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Why Tupperware Stock Got Demolished Today

What happened

Shares of Tupperware (NYSE: TUP) have gotten demolished today, down by 31% as of noon EDT, after the maker of food storage, kitchen products, and beauty accessories reported third-quarter earnings results. Investors were dismayed by falling profits and a reduction in full-year guidance.

So what

Revenue in the third quarter declined to $418.1 million, missing the consensus estimate of $426.6 million. That translated into adjusted net income of $21.1 million, or $0.43 per share, well below the $0.62 per share in adjusted profits that analysts were expecting. The company said the bottom line took a hit from an impairment charge for indefinite-lived intangible assets, which was related to increased reserves for accounts receivables and inventories. Tupperware is coping with lower collections and higher sales returns.

Various types of vegetables in eight food storage containers

Image source: Getty Images.

"Sales for the third quarter ended in line with our forecasted guidance as the challenging trends we've been experiencing in Brazil, China, and US & Canada persisted as we expected," CEO Tricia Stitzel said in a statement. "Profitability was adversely affected by accounting reserves related to our Fuller Mexico beauty business and adjustments to our tax provision."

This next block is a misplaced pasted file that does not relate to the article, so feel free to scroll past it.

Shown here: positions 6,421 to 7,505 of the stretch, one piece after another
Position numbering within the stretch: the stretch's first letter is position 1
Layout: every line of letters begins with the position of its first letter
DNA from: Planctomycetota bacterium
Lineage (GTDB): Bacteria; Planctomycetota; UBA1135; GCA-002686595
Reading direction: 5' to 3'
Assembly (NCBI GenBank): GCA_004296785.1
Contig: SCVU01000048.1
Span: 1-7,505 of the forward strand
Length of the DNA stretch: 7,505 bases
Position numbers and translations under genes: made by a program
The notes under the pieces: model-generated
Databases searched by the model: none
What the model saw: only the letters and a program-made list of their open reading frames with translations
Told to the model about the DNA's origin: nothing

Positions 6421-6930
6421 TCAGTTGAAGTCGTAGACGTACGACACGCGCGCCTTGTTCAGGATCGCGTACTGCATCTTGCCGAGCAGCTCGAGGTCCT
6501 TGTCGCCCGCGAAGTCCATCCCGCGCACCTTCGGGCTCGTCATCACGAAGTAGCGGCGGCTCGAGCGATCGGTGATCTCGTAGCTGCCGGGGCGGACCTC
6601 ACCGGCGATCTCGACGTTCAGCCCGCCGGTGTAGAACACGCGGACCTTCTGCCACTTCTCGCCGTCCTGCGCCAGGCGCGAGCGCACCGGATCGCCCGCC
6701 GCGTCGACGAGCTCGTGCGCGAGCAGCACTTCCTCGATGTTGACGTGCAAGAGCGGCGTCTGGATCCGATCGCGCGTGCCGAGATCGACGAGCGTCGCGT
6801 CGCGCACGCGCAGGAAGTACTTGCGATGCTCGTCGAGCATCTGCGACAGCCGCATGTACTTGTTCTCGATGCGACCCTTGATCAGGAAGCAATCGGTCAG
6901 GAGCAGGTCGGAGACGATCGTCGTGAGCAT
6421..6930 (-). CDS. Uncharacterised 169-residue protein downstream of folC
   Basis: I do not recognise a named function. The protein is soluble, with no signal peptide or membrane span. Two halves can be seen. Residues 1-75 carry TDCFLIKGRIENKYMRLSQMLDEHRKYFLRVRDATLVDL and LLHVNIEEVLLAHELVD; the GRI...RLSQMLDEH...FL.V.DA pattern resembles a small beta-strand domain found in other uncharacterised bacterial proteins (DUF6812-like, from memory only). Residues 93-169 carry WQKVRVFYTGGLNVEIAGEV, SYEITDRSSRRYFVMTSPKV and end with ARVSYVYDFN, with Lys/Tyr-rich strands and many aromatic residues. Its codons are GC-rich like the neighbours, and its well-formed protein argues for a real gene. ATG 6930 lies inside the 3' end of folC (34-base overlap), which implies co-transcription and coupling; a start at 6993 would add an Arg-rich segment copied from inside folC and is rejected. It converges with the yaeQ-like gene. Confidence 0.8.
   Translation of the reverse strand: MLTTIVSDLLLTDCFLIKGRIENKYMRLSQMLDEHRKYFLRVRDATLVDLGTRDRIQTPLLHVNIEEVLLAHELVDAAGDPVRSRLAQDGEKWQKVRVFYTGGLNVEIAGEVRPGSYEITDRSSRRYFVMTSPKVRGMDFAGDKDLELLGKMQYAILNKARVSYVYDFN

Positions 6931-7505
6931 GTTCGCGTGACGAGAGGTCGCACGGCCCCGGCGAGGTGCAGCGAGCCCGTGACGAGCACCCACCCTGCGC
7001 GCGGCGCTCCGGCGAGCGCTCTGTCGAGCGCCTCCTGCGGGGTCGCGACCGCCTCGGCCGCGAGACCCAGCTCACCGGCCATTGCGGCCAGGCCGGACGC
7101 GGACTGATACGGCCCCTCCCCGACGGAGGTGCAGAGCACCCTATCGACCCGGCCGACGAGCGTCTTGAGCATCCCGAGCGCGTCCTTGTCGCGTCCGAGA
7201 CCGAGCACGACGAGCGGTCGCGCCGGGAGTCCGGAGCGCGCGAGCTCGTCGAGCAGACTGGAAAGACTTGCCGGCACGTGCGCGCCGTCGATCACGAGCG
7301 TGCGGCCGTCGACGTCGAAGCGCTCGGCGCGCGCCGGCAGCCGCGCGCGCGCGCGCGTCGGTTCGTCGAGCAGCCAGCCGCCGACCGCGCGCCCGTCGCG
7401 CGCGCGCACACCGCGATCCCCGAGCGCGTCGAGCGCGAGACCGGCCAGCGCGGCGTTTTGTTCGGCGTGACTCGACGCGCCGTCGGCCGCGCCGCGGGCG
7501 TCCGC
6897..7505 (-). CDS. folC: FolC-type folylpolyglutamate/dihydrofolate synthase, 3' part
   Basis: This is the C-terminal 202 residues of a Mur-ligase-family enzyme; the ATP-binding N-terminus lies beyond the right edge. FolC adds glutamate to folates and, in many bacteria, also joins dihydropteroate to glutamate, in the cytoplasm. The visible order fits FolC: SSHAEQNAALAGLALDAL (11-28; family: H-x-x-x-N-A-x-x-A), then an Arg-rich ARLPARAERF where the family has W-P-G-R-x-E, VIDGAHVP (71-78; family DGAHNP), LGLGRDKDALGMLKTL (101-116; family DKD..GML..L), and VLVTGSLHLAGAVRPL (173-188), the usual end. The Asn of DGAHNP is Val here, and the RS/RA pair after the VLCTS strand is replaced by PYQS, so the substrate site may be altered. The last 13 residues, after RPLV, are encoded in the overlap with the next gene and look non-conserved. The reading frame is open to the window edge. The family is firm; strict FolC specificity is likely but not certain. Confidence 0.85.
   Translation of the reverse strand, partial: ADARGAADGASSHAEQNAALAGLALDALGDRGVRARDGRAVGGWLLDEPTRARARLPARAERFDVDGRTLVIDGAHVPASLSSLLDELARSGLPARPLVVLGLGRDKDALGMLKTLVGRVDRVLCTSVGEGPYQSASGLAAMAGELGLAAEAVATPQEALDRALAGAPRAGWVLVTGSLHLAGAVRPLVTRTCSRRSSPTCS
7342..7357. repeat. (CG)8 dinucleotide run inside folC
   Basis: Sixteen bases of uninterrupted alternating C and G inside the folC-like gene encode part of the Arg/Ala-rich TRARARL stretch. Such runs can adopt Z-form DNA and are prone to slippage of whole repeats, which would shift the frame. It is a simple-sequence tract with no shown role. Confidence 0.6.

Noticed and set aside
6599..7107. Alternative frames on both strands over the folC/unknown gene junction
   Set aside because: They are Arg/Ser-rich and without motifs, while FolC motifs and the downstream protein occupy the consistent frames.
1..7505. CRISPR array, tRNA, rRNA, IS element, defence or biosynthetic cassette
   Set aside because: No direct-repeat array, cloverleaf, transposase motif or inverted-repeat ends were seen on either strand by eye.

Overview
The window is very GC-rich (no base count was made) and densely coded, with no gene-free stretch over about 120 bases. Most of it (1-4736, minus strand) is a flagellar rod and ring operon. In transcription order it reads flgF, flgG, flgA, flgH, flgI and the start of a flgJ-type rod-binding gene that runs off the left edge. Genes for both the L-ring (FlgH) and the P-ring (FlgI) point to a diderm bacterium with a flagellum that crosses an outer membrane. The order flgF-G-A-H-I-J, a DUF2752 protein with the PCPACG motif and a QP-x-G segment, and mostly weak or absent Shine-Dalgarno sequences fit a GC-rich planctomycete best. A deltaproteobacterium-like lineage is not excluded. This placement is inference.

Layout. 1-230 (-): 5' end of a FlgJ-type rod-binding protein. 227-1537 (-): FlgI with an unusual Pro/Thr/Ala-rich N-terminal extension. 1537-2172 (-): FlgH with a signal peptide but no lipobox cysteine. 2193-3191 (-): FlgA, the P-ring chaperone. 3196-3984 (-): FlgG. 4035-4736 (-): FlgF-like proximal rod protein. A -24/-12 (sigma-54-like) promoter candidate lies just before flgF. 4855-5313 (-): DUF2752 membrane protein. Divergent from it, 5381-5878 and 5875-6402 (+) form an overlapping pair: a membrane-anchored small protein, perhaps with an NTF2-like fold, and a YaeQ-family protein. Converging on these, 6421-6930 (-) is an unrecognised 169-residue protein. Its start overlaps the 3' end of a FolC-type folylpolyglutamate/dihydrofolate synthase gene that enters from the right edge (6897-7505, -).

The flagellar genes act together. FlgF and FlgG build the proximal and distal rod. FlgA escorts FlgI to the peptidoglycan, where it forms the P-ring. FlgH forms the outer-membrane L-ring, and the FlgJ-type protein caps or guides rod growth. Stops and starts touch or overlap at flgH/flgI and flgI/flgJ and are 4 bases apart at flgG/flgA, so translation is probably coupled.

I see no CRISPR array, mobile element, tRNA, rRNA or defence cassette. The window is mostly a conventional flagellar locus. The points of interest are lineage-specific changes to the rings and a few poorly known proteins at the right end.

Now what

Tupperware also cut its full-year guidance, and now expects total revenue for 2019 to fall 12% to 14%, compared to its prior forecast of a 9% to 11% decline. Earnings per share as reported under generally accepted accounting principles (GAAP) are now expected to be $1.93 to $1.99, down from the previous range of $2.94 to $3.09. Adjusted earnings per share should be $2.77 to $2.83, down from the prior outlook of $3.45 to $3.60.

Local currency sales for 2019 are forecast to decline 8% to 10%, which Tupperware attributed to "difficult consumer trends in key markets."

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Evan Niu, CFA has no position in any of the stocks mentioned. The Motley Fool has no position in any of the stocks mentioned. The Motley Fool has a disclosure policy.

The views and opinions expressed herein are the views and opinions of the author and do not necessarily reflect those of Nasdaq, Inc.

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